ing, "Must the King of England be answerable for all the murders committed by English quacks, even in foreign parts?"
It is not, indeed, necessary to assume malevolence on the part of anyone. There was quite enough in Moray's disease to account for his death by natural causes, under circumstances when it was not possible for him to receive the care and rest needful for a cure.
Of Moray's personal appearance Barbour has left but a short note, probably drawn from his own observation. He says that he was of middle stature and compactly built, with a pleasant, open countenance and gentle manners. Of his capacity as a military commander the best evidence is found in the uniform success which he achieved in many years of warfare, generally against greatly superior numbers while his wisdom as a ruler perhaps may best be realized by comparing the state of affairs in Scotland under his government with that which prevailed under another nephew of King Robert who succeeded Moray in the Regency—Donald, Earl of Mar.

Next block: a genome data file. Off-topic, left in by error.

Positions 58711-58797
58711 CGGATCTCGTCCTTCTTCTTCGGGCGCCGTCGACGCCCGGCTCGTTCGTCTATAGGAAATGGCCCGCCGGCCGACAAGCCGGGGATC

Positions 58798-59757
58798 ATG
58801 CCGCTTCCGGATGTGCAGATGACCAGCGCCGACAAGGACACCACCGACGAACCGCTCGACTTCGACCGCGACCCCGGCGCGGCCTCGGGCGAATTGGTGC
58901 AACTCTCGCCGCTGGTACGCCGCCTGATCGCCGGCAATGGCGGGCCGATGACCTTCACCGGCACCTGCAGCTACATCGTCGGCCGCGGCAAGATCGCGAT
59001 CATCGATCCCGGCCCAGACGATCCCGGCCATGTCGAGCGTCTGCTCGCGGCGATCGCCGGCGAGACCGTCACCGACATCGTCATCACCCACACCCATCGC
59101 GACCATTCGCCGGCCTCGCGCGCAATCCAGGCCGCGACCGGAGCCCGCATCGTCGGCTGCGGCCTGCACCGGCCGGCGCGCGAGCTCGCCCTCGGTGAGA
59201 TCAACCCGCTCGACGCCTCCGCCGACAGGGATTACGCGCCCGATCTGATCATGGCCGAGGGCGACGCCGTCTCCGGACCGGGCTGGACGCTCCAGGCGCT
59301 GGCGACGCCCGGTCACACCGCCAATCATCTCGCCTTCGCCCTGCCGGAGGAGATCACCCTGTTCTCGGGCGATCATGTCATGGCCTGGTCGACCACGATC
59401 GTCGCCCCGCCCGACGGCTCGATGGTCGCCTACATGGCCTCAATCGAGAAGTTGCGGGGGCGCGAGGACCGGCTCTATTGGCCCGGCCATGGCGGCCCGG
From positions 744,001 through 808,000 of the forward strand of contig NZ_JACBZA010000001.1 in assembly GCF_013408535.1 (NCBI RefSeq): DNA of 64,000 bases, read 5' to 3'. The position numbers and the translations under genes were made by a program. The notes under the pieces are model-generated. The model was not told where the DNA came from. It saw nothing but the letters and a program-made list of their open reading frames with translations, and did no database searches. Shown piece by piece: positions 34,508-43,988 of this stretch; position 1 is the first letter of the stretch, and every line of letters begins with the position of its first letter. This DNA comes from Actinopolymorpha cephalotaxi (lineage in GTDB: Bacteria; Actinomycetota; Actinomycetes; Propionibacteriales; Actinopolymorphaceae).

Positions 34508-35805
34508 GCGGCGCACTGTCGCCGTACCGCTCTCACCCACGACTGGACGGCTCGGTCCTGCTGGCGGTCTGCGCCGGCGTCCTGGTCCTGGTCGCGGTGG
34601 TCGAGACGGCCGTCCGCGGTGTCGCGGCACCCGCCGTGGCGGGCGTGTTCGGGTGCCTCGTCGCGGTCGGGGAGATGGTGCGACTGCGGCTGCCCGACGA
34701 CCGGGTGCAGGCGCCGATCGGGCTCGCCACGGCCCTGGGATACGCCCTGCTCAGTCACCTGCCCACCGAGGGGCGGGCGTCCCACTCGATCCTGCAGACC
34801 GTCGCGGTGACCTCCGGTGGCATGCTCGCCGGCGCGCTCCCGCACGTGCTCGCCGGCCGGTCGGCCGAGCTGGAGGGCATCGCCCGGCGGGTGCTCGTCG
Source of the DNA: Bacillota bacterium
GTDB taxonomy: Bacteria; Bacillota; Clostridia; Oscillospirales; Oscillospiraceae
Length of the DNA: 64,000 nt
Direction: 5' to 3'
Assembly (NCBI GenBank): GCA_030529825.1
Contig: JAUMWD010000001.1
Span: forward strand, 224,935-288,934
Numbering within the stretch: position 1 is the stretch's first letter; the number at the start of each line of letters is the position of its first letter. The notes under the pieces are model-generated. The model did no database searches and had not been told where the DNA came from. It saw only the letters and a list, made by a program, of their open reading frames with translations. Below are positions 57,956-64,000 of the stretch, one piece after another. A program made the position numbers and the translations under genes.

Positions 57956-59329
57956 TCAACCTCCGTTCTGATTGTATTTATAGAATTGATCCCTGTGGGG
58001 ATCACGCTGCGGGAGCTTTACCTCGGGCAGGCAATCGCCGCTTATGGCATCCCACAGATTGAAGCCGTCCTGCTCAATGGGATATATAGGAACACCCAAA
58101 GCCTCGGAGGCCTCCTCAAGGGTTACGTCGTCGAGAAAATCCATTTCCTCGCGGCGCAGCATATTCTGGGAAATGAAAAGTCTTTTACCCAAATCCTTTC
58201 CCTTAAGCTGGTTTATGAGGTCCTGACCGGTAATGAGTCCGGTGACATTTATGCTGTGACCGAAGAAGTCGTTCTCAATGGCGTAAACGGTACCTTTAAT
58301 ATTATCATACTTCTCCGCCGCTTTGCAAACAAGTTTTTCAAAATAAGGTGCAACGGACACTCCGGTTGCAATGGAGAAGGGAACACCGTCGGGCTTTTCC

Sir Simon de Fraser.